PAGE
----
Almost 100 kilometres from Dakar, Ngoundiane FM is a Senegalese community radio that believes in finding solutions for farmers. Ngoundiane FM joined our network of broadcasting partners in March 2020, becoming our 1,000th partner.
With a broadcasting radius of 70 kilometres, Ngoundiane FM listeners are located mainly in the agricultural region of Thiès. Aliou Tine has been the radio station’s director since 2016 and says there are currently two programs that specifically target farmers.
The first is called Eutou Baykatt Yior Farmers’ Space, and is hosted by Astou Mbéne Faye and broadcast in the local languages Wolof and Sérère. This program shares the experiences and highlights the challenges of farmers.
Above all, “it is an interactive programme that allows farmers to ask questions,” says Mr. Tine. “And of course, when they ask questions, it’s to get an answer.”
This is why each episode of Farmers’ Space features regional farmers who discuss their work. When other farmers call in, they ask questions of the guests who try to answer them on-air.
This program often highlights issues of local interest. For example, a recent episode talked about soil degradation.
“We broadcast in a mining area,” says Mr. Tine, explaining that many farmers are affected by the impact of mining on soil quality.
In this episode, guests talked about how mining is related to soil degradation, for example because of the mining residue that is blown onto surrounding fields. Always looking for solutions, broadcaster Ms. Faye uses this opportunity to ask guests and listeners for their suggestions. As a potential solution, the farmers suggested reforesting the area around the mine to capture the dust before it could enter the fields.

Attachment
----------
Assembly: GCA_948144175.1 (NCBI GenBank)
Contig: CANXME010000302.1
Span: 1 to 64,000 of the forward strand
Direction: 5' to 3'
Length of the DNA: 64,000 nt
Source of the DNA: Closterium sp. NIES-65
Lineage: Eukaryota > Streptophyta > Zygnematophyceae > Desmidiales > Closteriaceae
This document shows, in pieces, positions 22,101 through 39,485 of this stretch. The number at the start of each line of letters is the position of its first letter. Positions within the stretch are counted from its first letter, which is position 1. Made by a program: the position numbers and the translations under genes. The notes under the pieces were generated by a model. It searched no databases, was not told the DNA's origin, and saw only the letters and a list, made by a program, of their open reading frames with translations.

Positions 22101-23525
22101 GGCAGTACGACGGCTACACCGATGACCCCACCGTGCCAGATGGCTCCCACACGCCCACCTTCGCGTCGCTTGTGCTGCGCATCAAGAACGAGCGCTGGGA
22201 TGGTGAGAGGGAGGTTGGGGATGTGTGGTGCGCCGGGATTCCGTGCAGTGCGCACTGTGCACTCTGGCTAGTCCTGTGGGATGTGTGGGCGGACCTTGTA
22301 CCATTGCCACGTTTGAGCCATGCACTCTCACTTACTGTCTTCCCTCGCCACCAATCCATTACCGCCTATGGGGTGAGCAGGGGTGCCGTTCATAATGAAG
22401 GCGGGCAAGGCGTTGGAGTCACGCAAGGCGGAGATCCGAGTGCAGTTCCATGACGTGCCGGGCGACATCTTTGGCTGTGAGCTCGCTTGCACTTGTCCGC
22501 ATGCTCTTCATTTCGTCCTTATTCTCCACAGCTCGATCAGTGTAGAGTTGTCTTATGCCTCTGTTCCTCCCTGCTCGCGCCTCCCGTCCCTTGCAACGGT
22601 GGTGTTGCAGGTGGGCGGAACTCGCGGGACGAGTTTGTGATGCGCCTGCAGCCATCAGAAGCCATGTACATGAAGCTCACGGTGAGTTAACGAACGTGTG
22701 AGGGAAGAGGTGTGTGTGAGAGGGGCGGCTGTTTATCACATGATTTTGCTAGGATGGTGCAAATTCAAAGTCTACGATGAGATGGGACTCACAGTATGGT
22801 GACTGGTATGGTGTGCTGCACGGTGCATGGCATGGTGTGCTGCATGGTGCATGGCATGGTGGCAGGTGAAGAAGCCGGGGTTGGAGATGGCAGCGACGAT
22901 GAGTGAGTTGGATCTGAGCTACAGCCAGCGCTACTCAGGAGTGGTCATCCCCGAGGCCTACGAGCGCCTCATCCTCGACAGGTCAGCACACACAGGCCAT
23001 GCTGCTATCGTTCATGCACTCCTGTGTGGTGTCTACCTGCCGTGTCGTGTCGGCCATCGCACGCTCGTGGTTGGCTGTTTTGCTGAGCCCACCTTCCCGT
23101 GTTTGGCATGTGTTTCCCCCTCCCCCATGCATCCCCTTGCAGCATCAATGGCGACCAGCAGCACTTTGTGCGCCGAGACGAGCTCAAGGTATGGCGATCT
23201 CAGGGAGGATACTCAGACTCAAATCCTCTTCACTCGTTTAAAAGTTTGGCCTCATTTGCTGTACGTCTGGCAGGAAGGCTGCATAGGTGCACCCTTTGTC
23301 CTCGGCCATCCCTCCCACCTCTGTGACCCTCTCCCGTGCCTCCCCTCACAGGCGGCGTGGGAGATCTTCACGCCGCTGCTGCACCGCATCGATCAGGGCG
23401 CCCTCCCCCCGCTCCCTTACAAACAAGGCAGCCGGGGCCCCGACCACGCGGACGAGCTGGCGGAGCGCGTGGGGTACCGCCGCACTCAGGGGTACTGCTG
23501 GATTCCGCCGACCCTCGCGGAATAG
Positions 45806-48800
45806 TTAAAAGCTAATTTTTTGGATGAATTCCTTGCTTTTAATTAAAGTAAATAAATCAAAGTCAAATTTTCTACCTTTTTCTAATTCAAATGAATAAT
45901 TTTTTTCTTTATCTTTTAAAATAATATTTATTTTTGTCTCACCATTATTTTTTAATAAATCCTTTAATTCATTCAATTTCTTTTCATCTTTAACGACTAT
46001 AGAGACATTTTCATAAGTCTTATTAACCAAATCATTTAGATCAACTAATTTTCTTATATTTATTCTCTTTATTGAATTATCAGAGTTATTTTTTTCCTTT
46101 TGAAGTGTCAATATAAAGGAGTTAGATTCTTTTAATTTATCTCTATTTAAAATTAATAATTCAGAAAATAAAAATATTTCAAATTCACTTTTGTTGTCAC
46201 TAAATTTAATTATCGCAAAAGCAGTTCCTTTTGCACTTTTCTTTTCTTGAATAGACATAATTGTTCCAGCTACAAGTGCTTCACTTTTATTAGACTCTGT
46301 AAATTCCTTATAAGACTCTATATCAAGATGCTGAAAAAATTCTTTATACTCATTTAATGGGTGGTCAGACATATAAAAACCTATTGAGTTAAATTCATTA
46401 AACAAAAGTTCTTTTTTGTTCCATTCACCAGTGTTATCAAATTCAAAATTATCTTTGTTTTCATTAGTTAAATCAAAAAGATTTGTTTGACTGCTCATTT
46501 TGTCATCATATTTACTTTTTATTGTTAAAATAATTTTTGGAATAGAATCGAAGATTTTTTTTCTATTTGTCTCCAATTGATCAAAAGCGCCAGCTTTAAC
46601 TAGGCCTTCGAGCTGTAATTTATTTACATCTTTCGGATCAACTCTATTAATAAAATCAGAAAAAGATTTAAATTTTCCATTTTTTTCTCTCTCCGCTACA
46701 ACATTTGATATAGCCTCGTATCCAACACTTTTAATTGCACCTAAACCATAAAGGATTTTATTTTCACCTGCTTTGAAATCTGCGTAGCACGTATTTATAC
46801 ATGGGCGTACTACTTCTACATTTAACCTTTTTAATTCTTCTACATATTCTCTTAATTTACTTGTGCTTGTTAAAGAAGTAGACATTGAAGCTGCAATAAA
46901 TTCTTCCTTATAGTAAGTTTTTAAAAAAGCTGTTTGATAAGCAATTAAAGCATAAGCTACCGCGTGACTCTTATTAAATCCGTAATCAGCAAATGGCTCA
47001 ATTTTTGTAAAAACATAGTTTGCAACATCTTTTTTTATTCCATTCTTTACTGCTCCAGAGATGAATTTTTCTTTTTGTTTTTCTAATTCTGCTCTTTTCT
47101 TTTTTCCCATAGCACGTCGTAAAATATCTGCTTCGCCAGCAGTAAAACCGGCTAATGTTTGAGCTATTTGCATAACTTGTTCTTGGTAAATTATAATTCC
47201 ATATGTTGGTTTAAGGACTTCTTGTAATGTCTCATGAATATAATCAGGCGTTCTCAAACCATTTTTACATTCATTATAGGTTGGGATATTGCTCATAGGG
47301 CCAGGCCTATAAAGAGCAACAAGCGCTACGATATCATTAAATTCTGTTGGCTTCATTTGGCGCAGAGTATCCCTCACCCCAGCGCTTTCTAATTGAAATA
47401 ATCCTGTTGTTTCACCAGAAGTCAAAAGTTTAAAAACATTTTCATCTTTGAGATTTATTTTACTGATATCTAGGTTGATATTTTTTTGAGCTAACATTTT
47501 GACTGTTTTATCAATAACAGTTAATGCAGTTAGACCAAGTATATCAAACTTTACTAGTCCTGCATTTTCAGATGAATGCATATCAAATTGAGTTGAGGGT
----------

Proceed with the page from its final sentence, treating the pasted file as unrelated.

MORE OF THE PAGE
Another episode raised awareness about an national initiative called “Sama mbay“ or “My harvest,” which promotes compost as an organic fertilizer. The episode featured a farmer who uses compost and a representative from the Ministry of Agriculture. Together, these guests discussed the application of organic fertilizer as a way to increase crop yields.
Since that episode, there has been a real change in farmers’ behaviour regarding fertilizer application, says Mr. Tine. Many have built small stone barriers around their fields to minimize runoff and reduce the amount of fertilizer needed.
The second program is called Thiamm ak mbay or Livestock and agriculture, and is hosted by Mamadou Faye and broadcast in Wolof. The show focuses on interactions between farmers and herders.
“In our region,” says Mr. Tine, “these two activities coexist. Unfortunately, there are always conflicts.”
These conflicts often arise because farmers and herders cross over into each other’s area. Herders say there is not enough space for their cattle because of farms. Farmers, already facing low yields, say that they need all their land for a good harvest.
For this reason, Livestock and Agriculture raises awareness of the importance of cooperation between the two groups.
“We try to explain that both herders and farmers need the other for the success of their activity,” says Mr. Tine.
Farmers’ products, for example, crop residues, feed cattle, while cattle waste fertilizes the soil. Mr. Tine says that since program began, conflicts between the two professions have been reduced.
He says, “Through this program, we have been able to make people understand … that they can live together, that everyone can do their own thing.”
It is rarely easy to find solutions to the problems of the agricultural world. That’s why Ngoundiane FM tries to engage a specialized resource person as a guest to help explain the technical aspects of each topic.
Since the station became a Farm Radio International partner, Ngoundiane FM staff have participated in a workshop where they were oriented on how to use FRI resources to improve their programming.
Since then, says Mr. Tine, they feel more capable of communicating—and cooperating—with rural listeners.
To learn more about Farm Radio’s broadcaster resources or to become a broadcasting partner, go to www.farmradio.fm